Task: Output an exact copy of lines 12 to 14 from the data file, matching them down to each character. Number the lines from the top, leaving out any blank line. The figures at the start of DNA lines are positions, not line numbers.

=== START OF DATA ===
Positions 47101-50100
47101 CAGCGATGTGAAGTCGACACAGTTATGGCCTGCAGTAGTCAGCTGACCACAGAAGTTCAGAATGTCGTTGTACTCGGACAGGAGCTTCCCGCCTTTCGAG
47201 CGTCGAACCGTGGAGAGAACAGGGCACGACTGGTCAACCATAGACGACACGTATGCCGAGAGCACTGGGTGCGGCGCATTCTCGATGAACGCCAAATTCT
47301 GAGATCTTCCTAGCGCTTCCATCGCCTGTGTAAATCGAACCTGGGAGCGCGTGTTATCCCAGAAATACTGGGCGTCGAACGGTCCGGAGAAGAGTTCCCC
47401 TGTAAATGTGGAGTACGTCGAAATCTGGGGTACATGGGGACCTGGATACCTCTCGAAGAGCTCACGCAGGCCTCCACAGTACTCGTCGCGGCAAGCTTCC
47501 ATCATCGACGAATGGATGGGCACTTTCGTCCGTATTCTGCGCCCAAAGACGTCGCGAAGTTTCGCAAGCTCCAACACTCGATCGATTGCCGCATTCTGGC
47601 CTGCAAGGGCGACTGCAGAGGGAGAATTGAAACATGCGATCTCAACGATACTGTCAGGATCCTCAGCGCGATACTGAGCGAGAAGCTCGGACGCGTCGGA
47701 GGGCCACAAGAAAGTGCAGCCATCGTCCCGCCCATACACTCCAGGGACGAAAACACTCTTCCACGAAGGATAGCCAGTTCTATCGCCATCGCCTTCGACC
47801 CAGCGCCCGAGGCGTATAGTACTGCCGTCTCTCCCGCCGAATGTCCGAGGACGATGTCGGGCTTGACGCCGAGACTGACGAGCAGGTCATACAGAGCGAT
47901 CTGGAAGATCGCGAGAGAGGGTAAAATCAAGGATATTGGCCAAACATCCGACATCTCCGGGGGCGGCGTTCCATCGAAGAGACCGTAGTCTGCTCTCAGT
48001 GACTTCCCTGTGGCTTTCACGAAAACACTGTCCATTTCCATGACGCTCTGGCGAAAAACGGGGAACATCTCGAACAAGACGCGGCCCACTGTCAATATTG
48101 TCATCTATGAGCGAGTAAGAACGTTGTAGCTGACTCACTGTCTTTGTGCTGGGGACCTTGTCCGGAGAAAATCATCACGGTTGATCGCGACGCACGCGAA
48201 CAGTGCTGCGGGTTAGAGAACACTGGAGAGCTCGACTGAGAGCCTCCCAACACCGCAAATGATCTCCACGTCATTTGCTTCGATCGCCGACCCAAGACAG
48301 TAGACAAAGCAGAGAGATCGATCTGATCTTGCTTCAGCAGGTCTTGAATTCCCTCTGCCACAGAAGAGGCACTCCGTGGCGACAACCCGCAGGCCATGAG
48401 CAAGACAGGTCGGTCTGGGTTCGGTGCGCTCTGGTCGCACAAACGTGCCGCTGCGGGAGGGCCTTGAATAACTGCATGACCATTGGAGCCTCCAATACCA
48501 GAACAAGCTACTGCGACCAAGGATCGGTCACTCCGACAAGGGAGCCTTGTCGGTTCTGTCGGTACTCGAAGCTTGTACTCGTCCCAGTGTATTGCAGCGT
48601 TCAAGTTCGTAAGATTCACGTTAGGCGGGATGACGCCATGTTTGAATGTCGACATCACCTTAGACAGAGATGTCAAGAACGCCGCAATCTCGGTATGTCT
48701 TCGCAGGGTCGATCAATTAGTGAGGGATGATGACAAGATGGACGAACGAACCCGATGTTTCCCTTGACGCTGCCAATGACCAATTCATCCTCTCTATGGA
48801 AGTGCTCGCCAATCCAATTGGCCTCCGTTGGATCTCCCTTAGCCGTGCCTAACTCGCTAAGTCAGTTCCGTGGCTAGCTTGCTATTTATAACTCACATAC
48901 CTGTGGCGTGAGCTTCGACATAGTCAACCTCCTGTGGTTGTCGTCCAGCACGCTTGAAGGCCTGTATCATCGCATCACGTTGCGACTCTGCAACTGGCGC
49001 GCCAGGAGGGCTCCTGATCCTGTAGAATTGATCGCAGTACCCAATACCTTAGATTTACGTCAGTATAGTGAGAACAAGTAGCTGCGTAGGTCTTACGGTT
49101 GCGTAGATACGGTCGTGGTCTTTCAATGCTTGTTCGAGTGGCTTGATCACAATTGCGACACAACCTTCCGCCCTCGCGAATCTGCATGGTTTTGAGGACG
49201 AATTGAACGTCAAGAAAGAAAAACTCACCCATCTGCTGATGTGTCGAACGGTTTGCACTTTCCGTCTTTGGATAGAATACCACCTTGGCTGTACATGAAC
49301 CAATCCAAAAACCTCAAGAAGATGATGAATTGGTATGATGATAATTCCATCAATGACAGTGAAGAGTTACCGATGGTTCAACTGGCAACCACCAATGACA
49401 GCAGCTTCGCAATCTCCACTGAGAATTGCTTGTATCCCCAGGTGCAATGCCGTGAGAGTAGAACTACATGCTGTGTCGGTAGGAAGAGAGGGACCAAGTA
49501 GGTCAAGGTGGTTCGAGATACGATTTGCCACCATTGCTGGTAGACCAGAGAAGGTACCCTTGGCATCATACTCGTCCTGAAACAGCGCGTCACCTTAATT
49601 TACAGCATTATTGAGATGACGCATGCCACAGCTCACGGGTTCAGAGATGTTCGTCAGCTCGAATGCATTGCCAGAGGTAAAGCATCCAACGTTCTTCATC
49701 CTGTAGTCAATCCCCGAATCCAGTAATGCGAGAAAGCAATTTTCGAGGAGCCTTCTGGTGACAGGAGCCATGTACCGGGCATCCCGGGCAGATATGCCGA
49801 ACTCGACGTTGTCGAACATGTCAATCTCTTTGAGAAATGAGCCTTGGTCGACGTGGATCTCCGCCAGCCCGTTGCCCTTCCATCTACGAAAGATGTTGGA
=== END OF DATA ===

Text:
48101 TCATCTATGAGCGAGTAAGAACGTTGTAGCTGACTCACTGTCTTTGTGCTGGGGACCTTGTCCGGAGAAAATCATCACGGTTGATCGCGACGCACGCGAA
48201 CAGTGCTGCGGGTTAGAGAACACTGGAGAGCTCGACTGAGAGCCTCCCAACACCGCAAATGATCTCCACGTCATTTGCTTCGATCGCCGACCCAAGACAG
48301 TAGACAAAGCAGAGAGATCGATCTGATCTTGCTTCAGCAGGTCTTGAATTCCCTCTGCCACAGAAGAGGCACTCCGTGGCGACAACCCGCAGGCCATGAG